Oh, social media: What a love-hate relationship we have with you. We adore you when our “friends” are liking our pics and eating up what we have to say. But those feelings can turn, and when they do… well, it’s kind of like falling out of love. Hard. Add pregnant hormones to the mix, and you have a recipe for a total social media meltdown. Whether the trolls are at it again or an IRL BFF innocently made a comment that brings you to tears, here are some things to keep in mind as you navigate Facebook, Instagram, Twitter, and all your other accounts over the next nine months.
1. Remember they don’t know. You post a pic of your belly bump, and the comments pour in. Your friends and family are oohing and ahhing over that sweet little bulge of yours. Then you see it: the ever-present, “Wow, you’re about to pop any day now, right?” Wrong. Very wrong. You’re still in your second trimester. Before you start questioning your current size, remember — they don’t know. The commenters don’t know how far along you are (unless you add that detail), and some of them don’t know what a full-term pregnancy might actually look like.
2. Don’t feed the trolls. When not-so-nice comments pop up on your FB or IG page, there’s a reason. Maybe the commenter doesn’t like you (but seriously, who couldn’t like you?) or maybe they’re just trying to get a rise. In any case, don’t feed into their need to hide behind the anonymity of the internet. Their malicious comments are bait — so don’t take it. Stop and don’t engage. The less attention you give them, the more likely they are to go away.
3. Watch out for “like” obsession. You’re posting pregnancy pics daily, and the likes are raining down on you like a mid-April thunderstorm… that is, until your coworker, former college roommate, and sister’s best friend don’t react to one of your belly bump posts. Whoa! Your brain is working on overdrive, and the only thing that’s moving through it is, “How could they not like my pic? Is there something wrong with me? Do they hate me?” No, there is nothing wrong with you — aside from being like-obsessed. Facebook may have buried your post in their newsfeed, or they may have turned off their phone during a day-long meeting. There are plenty of reasons why people don’t “like” posts, and most of them aren’t negative.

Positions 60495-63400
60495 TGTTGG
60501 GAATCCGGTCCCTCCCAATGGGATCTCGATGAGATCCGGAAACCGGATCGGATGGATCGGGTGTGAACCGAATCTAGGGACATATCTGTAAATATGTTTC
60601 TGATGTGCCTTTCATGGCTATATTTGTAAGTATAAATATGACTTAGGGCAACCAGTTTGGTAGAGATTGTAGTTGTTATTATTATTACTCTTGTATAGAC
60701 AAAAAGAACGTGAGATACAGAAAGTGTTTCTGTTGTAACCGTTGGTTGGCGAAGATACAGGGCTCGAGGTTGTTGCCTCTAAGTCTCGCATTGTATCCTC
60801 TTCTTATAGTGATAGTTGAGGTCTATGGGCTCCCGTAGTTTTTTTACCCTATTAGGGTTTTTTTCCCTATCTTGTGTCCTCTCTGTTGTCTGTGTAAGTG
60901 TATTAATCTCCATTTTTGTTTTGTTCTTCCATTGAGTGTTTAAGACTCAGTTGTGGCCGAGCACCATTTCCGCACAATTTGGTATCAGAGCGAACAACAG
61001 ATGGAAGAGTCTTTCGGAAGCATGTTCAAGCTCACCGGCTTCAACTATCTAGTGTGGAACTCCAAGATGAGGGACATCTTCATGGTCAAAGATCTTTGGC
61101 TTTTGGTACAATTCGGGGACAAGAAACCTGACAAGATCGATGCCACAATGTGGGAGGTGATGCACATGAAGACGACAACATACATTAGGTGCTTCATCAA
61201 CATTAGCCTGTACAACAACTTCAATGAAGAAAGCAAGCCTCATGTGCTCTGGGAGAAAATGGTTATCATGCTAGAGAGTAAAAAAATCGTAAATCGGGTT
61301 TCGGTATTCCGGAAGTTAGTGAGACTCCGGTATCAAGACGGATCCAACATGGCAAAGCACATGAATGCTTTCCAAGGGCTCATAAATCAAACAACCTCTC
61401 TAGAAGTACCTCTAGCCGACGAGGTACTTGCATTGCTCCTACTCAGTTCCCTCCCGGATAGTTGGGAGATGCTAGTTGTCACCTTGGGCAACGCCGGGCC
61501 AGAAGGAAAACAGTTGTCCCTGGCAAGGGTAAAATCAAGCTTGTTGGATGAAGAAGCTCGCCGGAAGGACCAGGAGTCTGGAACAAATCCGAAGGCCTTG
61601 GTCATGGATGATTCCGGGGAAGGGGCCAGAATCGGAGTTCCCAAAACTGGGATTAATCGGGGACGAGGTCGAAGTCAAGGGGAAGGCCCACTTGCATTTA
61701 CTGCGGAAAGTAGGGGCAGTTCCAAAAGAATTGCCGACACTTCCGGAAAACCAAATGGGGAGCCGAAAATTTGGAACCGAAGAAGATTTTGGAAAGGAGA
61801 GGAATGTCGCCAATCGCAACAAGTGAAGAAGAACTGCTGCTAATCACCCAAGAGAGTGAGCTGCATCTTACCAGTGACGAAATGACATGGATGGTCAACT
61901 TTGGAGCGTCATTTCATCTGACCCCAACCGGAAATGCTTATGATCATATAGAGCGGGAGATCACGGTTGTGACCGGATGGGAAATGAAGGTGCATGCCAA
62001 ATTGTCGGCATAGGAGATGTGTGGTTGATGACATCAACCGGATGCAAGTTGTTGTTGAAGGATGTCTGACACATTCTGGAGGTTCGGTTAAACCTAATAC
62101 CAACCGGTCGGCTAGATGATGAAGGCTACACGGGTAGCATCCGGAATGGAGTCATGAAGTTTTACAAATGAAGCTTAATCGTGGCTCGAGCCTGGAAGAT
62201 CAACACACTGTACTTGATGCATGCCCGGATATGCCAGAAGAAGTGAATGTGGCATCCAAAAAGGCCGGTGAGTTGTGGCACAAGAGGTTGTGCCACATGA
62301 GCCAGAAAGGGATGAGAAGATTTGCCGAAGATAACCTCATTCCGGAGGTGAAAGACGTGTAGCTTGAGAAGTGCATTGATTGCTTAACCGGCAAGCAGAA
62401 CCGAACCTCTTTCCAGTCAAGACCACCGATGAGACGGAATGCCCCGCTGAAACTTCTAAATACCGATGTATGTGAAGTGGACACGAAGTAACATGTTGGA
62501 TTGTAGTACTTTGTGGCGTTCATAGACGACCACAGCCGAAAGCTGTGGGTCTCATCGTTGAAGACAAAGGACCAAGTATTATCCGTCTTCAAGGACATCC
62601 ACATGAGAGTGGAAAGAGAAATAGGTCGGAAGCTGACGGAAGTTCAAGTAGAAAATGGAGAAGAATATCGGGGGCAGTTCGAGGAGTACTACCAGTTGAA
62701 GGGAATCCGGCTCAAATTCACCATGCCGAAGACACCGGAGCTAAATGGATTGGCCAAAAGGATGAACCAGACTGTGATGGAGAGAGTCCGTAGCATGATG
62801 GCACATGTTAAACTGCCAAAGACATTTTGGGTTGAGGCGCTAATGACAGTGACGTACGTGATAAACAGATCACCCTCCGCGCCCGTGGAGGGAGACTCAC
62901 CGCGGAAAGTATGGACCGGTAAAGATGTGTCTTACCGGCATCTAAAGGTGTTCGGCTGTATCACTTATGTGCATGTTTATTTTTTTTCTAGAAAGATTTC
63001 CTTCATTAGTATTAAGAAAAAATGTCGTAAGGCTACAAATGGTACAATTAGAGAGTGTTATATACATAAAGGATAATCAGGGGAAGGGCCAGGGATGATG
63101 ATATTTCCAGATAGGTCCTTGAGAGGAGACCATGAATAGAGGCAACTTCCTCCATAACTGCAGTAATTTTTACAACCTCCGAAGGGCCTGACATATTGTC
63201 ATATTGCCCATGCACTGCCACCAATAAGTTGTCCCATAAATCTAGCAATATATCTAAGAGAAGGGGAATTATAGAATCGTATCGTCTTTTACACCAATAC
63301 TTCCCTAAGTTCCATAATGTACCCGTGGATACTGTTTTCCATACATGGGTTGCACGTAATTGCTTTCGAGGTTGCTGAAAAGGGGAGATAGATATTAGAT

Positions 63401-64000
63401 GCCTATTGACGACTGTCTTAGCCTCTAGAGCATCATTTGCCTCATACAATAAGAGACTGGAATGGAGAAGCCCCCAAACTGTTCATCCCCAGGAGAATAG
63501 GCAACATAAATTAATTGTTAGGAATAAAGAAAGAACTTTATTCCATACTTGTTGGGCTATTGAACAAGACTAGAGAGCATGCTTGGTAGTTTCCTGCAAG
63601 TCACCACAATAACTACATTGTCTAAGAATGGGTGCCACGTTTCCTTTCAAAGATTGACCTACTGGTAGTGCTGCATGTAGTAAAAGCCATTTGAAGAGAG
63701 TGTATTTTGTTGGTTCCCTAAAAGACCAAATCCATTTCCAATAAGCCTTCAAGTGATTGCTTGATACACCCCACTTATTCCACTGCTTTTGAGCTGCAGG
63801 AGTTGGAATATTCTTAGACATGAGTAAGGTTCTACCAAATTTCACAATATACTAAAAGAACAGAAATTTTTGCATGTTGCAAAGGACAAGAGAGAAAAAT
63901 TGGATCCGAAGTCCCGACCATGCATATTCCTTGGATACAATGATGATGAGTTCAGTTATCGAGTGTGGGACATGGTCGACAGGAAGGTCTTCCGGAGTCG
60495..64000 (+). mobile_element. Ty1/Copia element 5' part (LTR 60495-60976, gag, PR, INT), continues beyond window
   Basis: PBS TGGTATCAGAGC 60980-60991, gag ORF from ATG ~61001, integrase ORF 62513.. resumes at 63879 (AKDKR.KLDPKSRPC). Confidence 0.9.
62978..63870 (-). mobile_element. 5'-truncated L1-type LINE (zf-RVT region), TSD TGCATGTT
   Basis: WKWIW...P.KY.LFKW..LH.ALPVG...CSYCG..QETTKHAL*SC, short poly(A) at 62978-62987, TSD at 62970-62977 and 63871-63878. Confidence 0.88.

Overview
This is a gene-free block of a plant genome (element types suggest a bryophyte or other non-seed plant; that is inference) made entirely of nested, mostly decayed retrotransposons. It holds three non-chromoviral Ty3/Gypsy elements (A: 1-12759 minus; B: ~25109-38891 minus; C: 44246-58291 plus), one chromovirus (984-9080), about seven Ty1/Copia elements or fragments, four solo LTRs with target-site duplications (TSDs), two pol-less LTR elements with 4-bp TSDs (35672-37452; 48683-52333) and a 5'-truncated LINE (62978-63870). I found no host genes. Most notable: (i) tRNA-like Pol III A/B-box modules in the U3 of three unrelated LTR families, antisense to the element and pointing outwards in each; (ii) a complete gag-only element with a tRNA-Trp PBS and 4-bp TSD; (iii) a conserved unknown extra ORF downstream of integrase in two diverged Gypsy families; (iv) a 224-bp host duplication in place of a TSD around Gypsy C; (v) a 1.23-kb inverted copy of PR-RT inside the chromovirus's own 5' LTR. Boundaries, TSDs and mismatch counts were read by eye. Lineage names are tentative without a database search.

4. Decide you don’t really care. Hey, it’s certainly a possibility. When your second cousin twice removed or your former BFF from third grade comments that you look tired or your belly is soooooooooo big, think about who’s making the statement. Unless it’s someone who you hold in high regard or deeply love (and chances are those people aren’t trolling you on social media), don’t waste your precious pre-baby time getting teary over the comments. These aren’t people who are central to your life, and you don’t need to worry about what these almost-strangers think.
5. Recognize pregnancy makes you extra-emotional. Those roller coastering hormones aren’t treating you well. What would seem like a perfectly innocent comment during your pre-preggo days suddenly sets you off. If you cry when you see a puppy because it’s just too cute for words, rage-text your S.O. because they forget the mint chocolate chip ice cream, or freak out when the day just doesn’t go entirely your way, it’s definitely time to stop reading the social media comments: The slightest hint of negativity might just set you off.
6. Keep in mind there are better things to do. Let’s revise that statement — there are a zillion better things to do. At some point in your pregnancy, someone will either intentionally or unintentionally upset you on social media. You could spend hours worrying about what they said and why. Or you could start setting up the nursery, fold the mountain of onesies that are waiting for you, go to your baby shower… (you get the picture).
7. Stop the stress. Right now there are plenty of real issues that are stressing you out. You’re anxious about the whole labor and delivery thing, and you aren’t entirely sure how you’ll make it through a few more months of work with the megadose of morning sickness you’re experiencing. With all the IRL stressors that pregnant people feel, adding the not-so-real world of social media (with all of its pressures) isn’t something that should be making you worry. Consider stepping away for a few days (or weeks… or months).
Has your social media use changed during pregnancy? Tell us why or why not @BritandCo!
(Photos via Getty)